Once again, the folks at the IFC have sent out an advance look at a chunk of movie goodness in the form of The Shrine. And while The Shrine will be short on sense, it will be incredibly long on horror action.
The Shrine follows, indirectly, a backpacker who goes missing in Europe, and directly, the film crew who goes in search of his whereabouts and eventual fate. Of course, you can pretty much guess that what happened to the backpacker wasn’t anything good, but when you get a look at just what happened to him–and what will likely happen to the pursuing film crew–is going to be a whole lot deeper and nastier than anyone (least of all the aforementioned pursuing film crew) would ever expect.
I’m always fond of anything coming out of the IFC, and while they’ve had their missteps in the past, they’ve also put out a whole lot of prime content. So when The Shrine got started a little on the slow side, I was eager to forgive. After all, this was IFC we were talking about, and these guys knew their stuff.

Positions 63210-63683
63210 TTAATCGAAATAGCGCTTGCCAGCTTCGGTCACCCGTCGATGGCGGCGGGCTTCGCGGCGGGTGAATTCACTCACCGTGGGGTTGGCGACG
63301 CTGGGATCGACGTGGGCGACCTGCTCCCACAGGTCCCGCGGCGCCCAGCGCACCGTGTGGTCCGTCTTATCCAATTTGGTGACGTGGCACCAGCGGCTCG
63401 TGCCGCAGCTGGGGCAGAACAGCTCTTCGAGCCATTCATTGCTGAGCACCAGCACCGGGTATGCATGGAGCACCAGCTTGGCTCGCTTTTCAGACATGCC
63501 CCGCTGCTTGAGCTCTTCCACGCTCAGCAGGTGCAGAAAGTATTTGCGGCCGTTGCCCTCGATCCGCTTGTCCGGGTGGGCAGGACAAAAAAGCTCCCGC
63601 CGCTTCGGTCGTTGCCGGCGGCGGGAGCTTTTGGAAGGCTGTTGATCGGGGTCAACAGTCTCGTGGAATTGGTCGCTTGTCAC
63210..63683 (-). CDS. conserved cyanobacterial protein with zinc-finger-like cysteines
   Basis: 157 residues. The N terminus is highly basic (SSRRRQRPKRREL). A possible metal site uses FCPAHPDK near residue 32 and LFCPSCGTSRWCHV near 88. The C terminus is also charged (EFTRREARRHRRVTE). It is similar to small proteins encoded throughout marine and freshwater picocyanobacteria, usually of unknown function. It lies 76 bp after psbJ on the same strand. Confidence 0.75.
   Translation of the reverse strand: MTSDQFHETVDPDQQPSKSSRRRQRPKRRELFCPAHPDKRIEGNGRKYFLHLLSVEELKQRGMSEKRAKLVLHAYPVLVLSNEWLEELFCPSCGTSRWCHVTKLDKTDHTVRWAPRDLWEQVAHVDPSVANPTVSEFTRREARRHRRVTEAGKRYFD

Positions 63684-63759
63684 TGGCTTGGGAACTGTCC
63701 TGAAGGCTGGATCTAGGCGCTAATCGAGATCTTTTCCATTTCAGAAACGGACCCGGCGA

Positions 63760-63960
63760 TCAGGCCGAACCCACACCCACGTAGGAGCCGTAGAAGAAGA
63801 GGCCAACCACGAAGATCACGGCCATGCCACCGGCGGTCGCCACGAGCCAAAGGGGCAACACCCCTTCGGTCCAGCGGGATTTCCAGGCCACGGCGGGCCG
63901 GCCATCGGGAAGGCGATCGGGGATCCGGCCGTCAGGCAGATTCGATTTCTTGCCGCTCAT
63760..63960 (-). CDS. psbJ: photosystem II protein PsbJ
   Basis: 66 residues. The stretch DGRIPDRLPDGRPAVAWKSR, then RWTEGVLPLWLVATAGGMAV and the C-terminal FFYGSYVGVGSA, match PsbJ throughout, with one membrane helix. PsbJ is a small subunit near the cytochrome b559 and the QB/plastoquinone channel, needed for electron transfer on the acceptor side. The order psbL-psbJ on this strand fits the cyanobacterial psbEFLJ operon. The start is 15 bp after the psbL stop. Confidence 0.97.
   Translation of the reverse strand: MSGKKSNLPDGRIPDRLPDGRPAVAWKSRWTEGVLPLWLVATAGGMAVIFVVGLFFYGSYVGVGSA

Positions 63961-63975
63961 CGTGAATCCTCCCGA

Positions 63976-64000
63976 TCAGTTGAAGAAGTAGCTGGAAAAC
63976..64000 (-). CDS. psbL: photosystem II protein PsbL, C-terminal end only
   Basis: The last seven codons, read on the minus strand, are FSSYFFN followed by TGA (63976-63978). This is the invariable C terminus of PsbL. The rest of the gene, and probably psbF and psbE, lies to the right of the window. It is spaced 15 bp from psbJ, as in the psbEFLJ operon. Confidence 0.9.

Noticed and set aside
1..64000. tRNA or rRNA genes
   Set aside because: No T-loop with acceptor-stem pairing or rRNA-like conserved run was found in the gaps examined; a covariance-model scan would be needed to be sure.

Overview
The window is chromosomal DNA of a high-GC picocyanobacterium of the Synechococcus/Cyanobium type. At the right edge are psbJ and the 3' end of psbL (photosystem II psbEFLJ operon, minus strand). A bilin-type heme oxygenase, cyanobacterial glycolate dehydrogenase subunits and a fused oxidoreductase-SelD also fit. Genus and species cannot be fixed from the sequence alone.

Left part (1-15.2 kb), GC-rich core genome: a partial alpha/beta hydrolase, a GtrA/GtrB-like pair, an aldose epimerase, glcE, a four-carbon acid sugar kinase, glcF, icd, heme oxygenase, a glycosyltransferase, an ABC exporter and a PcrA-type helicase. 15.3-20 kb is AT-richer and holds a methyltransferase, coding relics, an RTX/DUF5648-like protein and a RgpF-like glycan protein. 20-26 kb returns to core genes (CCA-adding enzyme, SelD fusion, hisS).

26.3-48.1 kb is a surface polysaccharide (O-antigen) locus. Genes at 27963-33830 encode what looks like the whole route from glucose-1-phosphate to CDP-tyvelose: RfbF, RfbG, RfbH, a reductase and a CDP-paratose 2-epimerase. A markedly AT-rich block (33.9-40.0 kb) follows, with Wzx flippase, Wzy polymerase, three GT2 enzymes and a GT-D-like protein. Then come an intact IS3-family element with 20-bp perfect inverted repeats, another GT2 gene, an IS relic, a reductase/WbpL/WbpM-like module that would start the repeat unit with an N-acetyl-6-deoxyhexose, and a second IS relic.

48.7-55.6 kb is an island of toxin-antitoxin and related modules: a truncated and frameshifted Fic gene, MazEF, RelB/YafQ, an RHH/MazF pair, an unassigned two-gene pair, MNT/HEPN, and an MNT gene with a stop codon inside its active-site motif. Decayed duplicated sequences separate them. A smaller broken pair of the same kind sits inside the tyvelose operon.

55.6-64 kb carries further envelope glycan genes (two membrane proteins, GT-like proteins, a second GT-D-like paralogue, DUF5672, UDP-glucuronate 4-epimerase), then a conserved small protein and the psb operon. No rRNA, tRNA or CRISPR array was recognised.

My patience was rewarded with a delightfully creepy scene about twelve minutes in. Suddenly, this took on a whole new life of gleeful fury.
Sinister, sinister, sinister. That’s the order of the day right here, it’s a constant string of non-stop sinister. Between the sheer amount of time they’ll spend in Eastern European bizarrity, and the nature of what’s going on (that naturally I can’t tell you very much about), there will be a lot of time here in which you feel that something is gravely wrong beneath the surface. And toward the end, that whole “beneath the surface” is going to burst out into a whole and breathing and thoroughly terrible life. Seriously, if you’re watching this thing, and you ever think it’s slow and boring and deeply unpleasant, I’m telling you, stick with it. The last half hour of The Shrine is going to be a hallucinatory hell ride the likes of which have not recently been seen in film. Seriously, it’s going to be the action movie equivalent of The Exorcist.
And that’s what really makes this interesting; this is going to go from slow and sludgy start to a horrendous, action-packed, terror-fraught ending that isn’t going to make a lot of sense, but will be all the more terrifying for the note of confusion it inspires. The final explanation doesn’t do a lot to help, sadly, but even then it’s sufficiently sinister to make it a huge extra blow.
The Screenhead Ten Scale, in response, peels itself off the wall and gives the often confusing yet deeply horrifying The Shrine an eight out of ten. It may be slow, it may not do a great job of explaining everything, but man, will that last half hour ever blow your mind.